In an article a few weeks ago, I tried to lay the foundations for a future US administration, placing a strong focus on foreign policy and revealing a possible shift in US historic foreign relations. In a passage I wrote:
Donald Trump has emerged with in mind a precise foreign policy strategy, forged by various political thinkers of the realist world such as Waltz and Mearsheimer, trashing all recent neoconservative and neoliberal policies of foreign intervention (R2P – Right to Protect) and soft power campaigns in favor of human rights. No more UN resolutions, subtly used to bomb nations (Libya). Trump doesn’t believe in the central role of the UN and reaffirmed this repeatedly.
In general, the Trump administration intends to end the policy of regime change, interference in foreign governments, Arab springs and colour revolutions. They just don’t work. They cost too much in terms of political credibility, in Ukraine the US are allied with supporters of Bandera (historical figure who collaborated with the Nazis) and in Middle East they finance or indirectly support al Qaeda and al Nusra front.
The recent meeting in Washington with Theresa May, the first official encounter with a prominent US ally, revealed, among other things, a possible dramatic change in US policy. The Prime Minister of the United Kingdom expressed her desire to follow a new policy of non-intervention, in line with the isolationist strategy Trump has spoken about since running for office. In a joint press conference with the American president, May said:
The era of military intervention is over. London and Washington will not return to the failed policy in the past that has led to intervention in Iraq, Afghanistan and Libya.
During the election campaign, Trump made his intentions clear in different contexts, but always coming from the standpoint of non-interventionism inspired by the concept of isolationism. It is becoming apparent that these intentions are being put into action, though the rhetoric regarding Iran has become alarming. In typical Trump fashion (which contrasts with the Iran issue), the situation in Syria is normalizing and the initial threats directed at China appear to have been put aside. The case of Iran is a different and complex story, requiring a deeper analysis that deserves a separate article. What will gradually be important, as the Presidency progresses, is understanding the necessity to distinguish between words and actions, separating provocations from intentions.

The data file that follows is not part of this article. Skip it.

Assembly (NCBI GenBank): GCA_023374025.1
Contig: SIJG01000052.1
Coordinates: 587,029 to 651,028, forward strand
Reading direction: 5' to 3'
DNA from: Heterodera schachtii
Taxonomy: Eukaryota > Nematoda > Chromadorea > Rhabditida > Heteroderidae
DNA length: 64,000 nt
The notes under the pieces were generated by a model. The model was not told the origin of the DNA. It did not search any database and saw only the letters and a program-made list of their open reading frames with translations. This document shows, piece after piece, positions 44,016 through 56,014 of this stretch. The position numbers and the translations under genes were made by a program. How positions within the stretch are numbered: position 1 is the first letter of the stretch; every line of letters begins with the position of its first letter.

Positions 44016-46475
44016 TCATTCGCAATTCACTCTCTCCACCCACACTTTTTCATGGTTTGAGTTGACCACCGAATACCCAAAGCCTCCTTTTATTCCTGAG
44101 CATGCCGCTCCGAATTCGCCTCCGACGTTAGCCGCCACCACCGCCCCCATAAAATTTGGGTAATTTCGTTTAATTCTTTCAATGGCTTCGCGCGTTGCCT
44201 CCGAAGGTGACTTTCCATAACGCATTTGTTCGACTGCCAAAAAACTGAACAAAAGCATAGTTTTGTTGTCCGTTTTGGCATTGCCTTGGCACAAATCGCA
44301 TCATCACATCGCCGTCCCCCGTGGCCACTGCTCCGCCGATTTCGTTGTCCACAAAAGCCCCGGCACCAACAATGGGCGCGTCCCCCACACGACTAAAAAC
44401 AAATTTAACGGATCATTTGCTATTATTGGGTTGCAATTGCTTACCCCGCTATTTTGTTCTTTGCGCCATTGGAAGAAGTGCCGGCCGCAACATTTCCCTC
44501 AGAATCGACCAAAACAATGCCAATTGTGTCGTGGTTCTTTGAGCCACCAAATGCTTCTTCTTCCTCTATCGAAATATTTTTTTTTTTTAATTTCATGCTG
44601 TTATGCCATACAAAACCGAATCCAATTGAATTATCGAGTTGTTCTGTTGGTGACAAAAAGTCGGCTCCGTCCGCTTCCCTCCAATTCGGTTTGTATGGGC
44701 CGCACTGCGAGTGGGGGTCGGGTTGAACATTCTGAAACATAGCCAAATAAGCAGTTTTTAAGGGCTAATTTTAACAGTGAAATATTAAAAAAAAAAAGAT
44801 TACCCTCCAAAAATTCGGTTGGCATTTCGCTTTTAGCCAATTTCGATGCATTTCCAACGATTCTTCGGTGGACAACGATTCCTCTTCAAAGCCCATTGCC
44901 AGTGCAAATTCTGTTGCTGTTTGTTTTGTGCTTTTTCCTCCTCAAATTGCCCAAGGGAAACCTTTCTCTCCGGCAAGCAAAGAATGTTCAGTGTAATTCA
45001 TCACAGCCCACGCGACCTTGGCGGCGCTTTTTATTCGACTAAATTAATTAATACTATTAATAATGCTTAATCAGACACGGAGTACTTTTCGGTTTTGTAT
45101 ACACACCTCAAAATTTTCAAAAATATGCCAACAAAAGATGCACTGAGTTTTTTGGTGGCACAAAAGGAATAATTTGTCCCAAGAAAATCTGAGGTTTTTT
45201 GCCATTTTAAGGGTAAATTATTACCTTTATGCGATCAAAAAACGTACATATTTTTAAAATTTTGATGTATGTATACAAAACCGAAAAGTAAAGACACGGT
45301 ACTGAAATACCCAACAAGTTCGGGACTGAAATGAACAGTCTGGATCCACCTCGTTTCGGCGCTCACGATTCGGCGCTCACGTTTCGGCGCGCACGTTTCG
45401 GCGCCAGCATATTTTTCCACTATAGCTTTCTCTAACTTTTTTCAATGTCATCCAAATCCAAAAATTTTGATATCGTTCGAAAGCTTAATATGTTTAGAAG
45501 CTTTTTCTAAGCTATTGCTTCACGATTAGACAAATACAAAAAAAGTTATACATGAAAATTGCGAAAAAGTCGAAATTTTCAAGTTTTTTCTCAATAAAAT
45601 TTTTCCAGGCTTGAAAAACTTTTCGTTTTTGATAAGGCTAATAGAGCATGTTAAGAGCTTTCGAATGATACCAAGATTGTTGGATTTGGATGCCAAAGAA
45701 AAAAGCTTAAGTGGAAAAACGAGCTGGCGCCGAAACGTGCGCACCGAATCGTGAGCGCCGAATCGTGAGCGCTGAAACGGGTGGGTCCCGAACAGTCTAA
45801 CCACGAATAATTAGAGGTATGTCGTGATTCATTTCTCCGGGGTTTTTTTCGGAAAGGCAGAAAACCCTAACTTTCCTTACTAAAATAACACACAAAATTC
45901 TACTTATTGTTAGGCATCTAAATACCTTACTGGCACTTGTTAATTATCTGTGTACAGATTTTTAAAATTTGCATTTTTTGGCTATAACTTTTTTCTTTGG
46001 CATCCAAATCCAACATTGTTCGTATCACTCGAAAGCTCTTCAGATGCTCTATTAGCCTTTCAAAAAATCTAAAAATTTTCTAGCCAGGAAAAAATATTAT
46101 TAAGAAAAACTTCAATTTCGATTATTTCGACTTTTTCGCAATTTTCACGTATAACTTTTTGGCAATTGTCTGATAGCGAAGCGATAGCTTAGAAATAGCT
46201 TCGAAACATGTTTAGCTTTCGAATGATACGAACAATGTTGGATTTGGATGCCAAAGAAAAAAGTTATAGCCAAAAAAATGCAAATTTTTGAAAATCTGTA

Conclusions and Future Questions
There is a whole list of Trump statements that are seen as threats to other countries, primarily Iran. The next article will further explain the possible strategy to be employed by Donald Trump to fight these attempts to sabotage his administration, a strategy that seems to be based on silences, bluffs and admissions to counter the perpetual attempts to influence his presidency. If one wants to place weight on his words during the election campaign, it should be taken into consideration that Trump won the election thanks to the clear objectives of wanting to avoid a further spending spree on destructive wars. This priority was made clear and expressed in every possible way with the adoption of an America First policy, especially regarding domestic policy.
The bottom line is always that Trump has the ability and willingness to be resilient to the pressures of the deep state, focusing on the needs of the average American citizen, rather than caving in to the interests of the deep state such as intelligence agencies, neocons, Israel lobby, Saudi lobby, the military-industrial complex, and many more. It is only in the next few months that we will come to understand if Trump will be willing to continue the fight against war or bend the knee and pay the price.
Republishing is welcomed with reference to Strategic Culture Foundation on-line journal http://www.strategic-culture.org.